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    "Completed life": Older adults who have a death wish without being severely ill

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    This dissertation is about older adults who have a death wish without being severely ill. Some older adults may come to the conclusion that even though they are not severely ill, the quality and the meaning of their life has deteriorated to such extent that they do no longer see a future for themselves and prefer death over life, leading to a death wish and sometimes also to a wish for a self-directed death. One commonly used expression for this experience is “completed life”. In the beginning of 2019 when the work for this dissertation started, there was an ongoing public and political debate about “completed life”. The debate centered around the question whether older adults with “completed life” who are not eligible for EAS but wish for a self-directed death should have legal options for assisted dying. At the same time, due to the limited empirical knowledge that was available, arguments for and against offering such legal options were mainly ideological and theoretical in nature. For well-informed policymaking on how the death wish of older adults with “completed life” can be appropriately responded to, more empirical knowledge was required. There was insufficient empirical knowledge on how many older adults have a death wish without being severely ill, who these older adults are, what the background of their death wishes is, and how their requests for EAS are handled by medical professionals. This dissertation aimed to address this knowledge gap by answering the following research questions: 1. What is the prevalence of older adults with a death wish without severe illness? 2. How can older adults with a death wish without severe illness be described in terms of characteristics and circumstances? 3. What is the background of the death wish of older adults without severe illness considering the nature of the death wish, motivations and needs behind the death wish, and communication about the death wish? 4. How are requests for euthanasia and assisted suicide (EAS) of older adults with a death wish without severe illness decided upon by Euthanasia Expertise Center (EEC) and assessed by the Regional Euthanasia Review Committees (RTEs)? 5. In what ways can be appropriately responded to the death wish of older adults without severe illness in light of empirical findings

    Towards Unraveling the Puzzle of KMT2A-rearranged Infant Acute Lymphoblastic Leukemia: novel insights into the relapse mechanisms, pathobiology, and therapeutic vulnerabilities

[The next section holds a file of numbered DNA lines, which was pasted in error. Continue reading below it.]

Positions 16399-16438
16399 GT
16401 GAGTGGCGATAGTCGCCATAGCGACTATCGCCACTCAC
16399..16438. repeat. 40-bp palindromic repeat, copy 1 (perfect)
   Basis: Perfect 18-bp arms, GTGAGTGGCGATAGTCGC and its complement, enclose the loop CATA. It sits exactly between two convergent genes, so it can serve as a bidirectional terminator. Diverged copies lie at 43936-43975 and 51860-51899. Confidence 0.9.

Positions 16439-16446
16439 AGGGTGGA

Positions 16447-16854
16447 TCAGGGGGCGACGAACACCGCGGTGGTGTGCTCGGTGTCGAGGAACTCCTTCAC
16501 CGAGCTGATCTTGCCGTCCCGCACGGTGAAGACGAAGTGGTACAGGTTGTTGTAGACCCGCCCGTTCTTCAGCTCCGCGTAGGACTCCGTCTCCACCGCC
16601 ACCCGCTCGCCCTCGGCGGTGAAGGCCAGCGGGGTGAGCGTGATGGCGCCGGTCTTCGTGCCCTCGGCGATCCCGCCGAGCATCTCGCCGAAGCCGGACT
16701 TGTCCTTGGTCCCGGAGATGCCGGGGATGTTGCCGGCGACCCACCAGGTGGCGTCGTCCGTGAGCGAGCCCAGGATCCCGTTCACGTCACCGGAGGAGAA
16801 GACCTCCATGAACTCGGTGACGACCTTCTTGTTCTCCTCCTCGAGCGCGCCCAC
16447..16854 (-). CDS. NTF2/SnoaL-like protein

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    Despite centuries of research progress, cancer remains challenging to understand and treat, persisting as a prominent contributor to global mortality. Childhood cancer is rare, however it remains a leading cause of death from illness in children. Pediatric cancer requires special attention due to differences from adult cancer, with fewer genetic mutations and less association with lifestyle factors. A distinct approach is needed, considering the long-term effects on children. Acute lymphoblastic leukemia (ALL) is the most prevalent childhood cancer, accounting for 20% of cases. Although overall pediatric ALL treatment has improved, infants (under 1 year) with ALL, constituting 5% of cases, still face a lower survival rate. Infant ALL is marked by an 80% occurrence of chromosomal abnormalities in the KMT2A gene, leading to a highly aggressive form with a unique biology. Current treatment protocols yield a 40% survival rate for infants with KMT2A-rearranged ALL. As demonstrated previously, KMT2A-rearranged infant ALL is characterized by aberrant DNA methylation patterns, which led to the evaluation of DNA methyltransferase inhibitors. While in vitro cytotoxicity has been observed, data on the in vivo efficacy of demethylating agents were lacking. Therefore, the in vivo anti-leukemic potential of low and clinically relevant decitabine doses in a human KMT2A-rearranged ALL xenograft mouse model was assessed. Additionally, a prolonged low-dose decitabine exposure was evaluated for sensitization of ALL cells to conventional chemotherapy and other epigenetic-based and anti-neoplastic compounds. Acquired resistance to DOT1L inhibition, a class of epigenetic drugs targeting KMT2A-rearranged acute leukemias, was investigated. KMT2A-rearranged leukemias arise from a fusion between the KMT2A gene and another gene, forming abnormal KMT2A fusion proteins that attract DOT1L, leading to abnormal gene regulation and leukemia development. An extensively characterized cell line model of acquired resistance to the primary DOT1L inhibitor, pinometostat, offered insights into the adaptive capacity of KMT2A-rearranged ALL cells. These cells evade the effects of DOT1L inhibitors by adopting myeloid-associated characteristics and/or exhibiting cellular plasticity. The observation that KMT2A-rearranged ALL cells can overcome their dependency on DOT1L, a crucial oncogenic property of this type of leukemia, raises the question whether there are other specific epigenetic vulnerabilities in these cells. Additional epigenetic regulators and essential kinases for KMT2A-rearranged ALL cells were identified utilizing CRISPR-Cas9 technology, revealing new molecular dependencies and potential therapeutic targets, including ARID4B, MBD3, and BMPR2. Ongoing investigations focus on understanding the roles of these targets in the context of KMT2A-rearranged ALL and exploring their treatment potential Understanding how KMT2A-rearranged ALL cells drive leukemogenesis and identifying therapeutic strategies is crucial. Equally imperative is comprehending mechanisms underlying leukemia relapse within current treatment regimens. Therefore, single-cell RNA sequencing was utilized to analyze gene expression in individual leukemia cells from diagnostic samples of infants with KMT2A-rearranged ALL providing. By categorizing cells as 'resistant' or 'sensitive' to treatment, we identified subpopulations predicting future relapses in individual patients. This insight into therapy-resistant cells at diagnosis is pivotal for understanding recurrence mechanisms and developing preventive measures, shedding light on the complex biology of leukemia relapse